“We were breathless,” Brockie said then, referring to how the band was left in limbo not knowing if First Ave would reopen in time for its scheduled date. “The place is a dump, and we love it. … It's been the most consistent rock venue in North America.”
Kranz remembered of that night, “It was so funny watching Oderus walking up and down the sidewalk with his ass hanging out, talking to fans and getting interviewed by the local TV news.”
Sverkerson remembered the first time GWAR played the main room in the early-'90s and pulled up in a school bus: "They didn't have any heat on it, and it was the dead of winter, so they got off and went into the club and proceeded to guzzle coffee. And then they went to work."
Brockie was also fond of Sverkerson, who for many years was easily recognized by the bushel of red dreadlocks atop his head. The GWAR guru said in 2012:
“I love Conrad's hair. I love to touch it and rub it all over me. I've been trying for years to get him to give me a big chunk of it to use in my costume, probably as a codpiece. Let me publicly call out Conrad right here and now to finally give it to me."
The band has not announced any kind of memorial plans or whether or not it will carry on without its leader. GWAR manager Jack Flanagan issued a statement today confirming the death, which read, “My main focus right now is to look after my band mates and his family. More information regarding his death shall be released as the details are confirmed.”
It’s hard to know which part of Dario Anselmo’s story might be wiser to keep under wraps now that he’s running for House District 49A (Edina) in the Minnesota House of Representatives: His past as a nightclub owner, which some Edina voters might raise an eyebrow at; or the fact that he’s running as a Republican, which might come as a surprise to the mostly left-leaning music community that knows him as a former nightclub owner.
“I want to emphasize I’m a moderate, inclusive Republican,” said the longtime proprietor of the Fine Line Music Café, laughing at the memory of when he and other venue operators hosted high-buck private parties with big-name acts during the Republican National Convention in 2008. “All of the bands were happy to take the money, but they didn’t want us letting people know they were playing there.”
He made no secret of one big reason why he’s on the GOP side of the fence: “As a small business owner, it’s hard not to lean Republican,” he said, pointing to the high entertainment tax and other levies he faced operating the Fine Line. “Running a nightclub is almost as expensive as running for office,” he said.
A Duluth native who now lives in Edina's Parkwood Knolls neighborhood, Anselmo ran the Fine Line for nearly two decades – a major feat in the always-rocky nightclub business. He sold the club last year, saying then that he was ready for a change (he says now he was only loosely pondering political aspirations). He still owns the building that houses the club and has other real estate and business investments. During his tenure at the Fine Line, he co-created the Warehouse District Business Association to advocate for downtown business owners, and he served on the board of the Minneapolis Downtown Council for 12 years.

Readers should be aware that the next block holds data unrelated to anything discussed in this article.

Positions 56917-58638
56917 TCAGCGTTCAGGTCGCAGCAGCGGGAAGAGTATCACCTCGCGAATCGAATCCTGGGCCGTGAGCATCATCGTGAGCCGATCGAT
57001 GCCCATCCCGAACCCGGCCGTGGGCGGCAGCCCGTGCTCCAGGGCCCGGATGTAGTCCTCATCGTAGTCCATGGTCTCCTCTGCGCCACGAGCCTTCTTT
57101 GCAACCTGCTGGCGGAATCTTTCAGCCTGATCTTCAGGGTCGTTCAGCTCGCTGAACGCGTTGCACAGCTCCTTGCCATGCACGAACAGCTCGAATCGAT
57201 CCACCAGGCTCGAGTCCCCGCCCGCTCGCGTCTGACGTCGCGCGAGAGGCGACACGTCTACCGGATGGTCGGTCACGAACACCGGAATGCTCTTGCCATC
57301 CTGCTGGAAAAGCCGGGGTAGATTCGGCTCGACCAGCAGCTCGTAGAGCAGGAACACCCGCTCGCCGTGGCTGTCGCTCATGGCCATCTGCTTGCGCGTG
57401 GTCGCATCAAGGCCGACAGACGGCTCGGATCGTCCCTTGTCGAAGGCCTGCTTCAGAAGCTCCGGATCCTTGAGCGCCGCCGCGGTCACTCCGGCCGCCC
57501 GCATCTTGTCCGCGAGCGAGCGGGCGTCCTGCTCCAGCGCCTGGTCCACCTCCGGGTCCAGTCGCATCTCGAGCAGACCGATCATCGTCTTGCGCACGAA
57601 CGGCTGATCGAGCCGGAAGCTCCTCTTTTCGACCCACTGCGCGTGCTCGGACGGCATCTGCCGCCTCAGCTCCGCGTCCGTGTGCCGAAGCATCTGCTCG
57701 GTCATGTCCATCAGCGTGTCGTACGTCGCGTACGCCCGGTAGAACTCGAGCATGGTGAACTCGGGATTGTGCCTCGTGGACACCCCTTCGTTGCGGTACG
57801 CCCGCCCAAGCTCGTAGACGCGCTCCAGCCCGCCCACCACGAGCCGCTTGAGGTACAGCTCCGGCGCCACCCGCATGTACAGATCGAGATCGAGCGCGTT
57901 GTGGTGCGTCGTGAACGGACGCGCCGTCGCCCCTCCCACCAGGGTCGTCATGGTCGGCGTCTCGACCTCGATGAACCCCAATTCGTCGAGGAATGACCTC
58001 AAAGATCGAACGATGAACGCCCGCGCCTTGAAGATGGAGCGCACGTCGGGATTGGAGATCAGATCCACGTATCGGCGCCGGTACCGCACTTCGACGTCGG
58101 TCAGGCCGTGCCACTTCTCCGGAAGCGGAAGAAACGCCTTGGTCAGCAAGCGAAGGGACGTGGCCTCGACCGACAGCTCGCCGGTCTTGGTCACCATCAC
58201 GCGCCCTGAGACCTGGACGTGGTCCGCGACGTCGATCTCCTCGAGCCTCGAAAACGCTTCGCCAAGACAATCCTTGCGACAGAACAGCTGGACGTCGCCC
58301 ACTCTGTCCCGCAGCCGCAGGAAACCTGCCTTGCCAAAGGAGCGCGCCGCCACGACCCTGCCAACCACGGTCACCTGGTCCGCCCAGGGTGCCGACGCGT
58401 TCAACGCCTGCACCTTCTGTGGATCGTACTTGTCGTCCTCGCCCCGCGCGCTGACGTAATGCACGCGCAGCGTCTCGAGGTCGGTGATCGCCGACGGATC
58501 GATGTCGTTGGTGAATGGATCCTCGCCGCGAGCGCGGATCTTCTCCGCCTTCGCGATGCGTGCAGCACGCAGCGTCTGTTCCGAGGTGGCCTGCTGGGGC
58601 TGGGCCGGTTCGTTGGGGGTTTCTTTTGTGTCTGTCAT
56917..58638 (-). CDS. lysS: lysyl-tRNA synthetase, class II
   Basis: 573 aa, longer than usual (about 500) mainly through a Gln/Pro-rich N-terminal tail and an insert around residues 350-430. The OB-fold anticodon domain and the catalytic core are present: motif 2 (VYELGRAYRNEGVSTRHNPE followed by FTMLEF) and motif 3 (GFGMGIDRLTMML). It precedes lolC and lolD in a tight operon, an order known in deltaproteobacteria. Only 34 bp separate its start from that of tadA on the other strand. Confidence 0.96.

All that experience, he said, “shows I have a well-rounded understanding of the ways things work, and I know how to work across different lines to get things done.” In addition to addressing small-business owner concerns, some of the central issues in his campaign are schools (he has three school-age children), airport noise and healthcare for senior citizens and the mentally ill.
Per our Hot Dish Politics blog, Anselmo will have to face former Miss Minnesota Polly Peterson Bowles for the GOP nod, and then DFL incumbent Rep. Ron Erhardt in the final race.
“BAR AND MUSIC EQUIPMENT MUST GO”
So reads the headline on a Craigslist ad that is sure to pour a little salt in the already wounded hearts of local jazz lovers. It’s a listing for all of the bar and music equipment at the newly shuttered Artists’ Quarter, the beloved downtown St. Paul jazz club that closed with a final New Year’s Eve sendoff.
Not only does the ad put a price tag on the club’s seemingly priceless property -- $50,000 – it confirms that owner Kenny Horst really does plan to shut the place down and not reopen with different partners, as has been sought after by Mayor Chris Coleman and other supporters of the AQ.
“Closing for business,” the posting reads. “All equipment for sale. 40 plus tables. 100 plus chairs and bar stools. Beer, wine coolers.” It sounds like everything and the kitchen sink. However, the listing does specify, “Sorry, no photos, or wall art included.”
The AQ owner since 1995, Horst oversaw its final relocation in 2002 to the basement of the Hamm Building, where he got to design and equip the room himself. Hence, most of the innards of the club are going with him as he exits the space.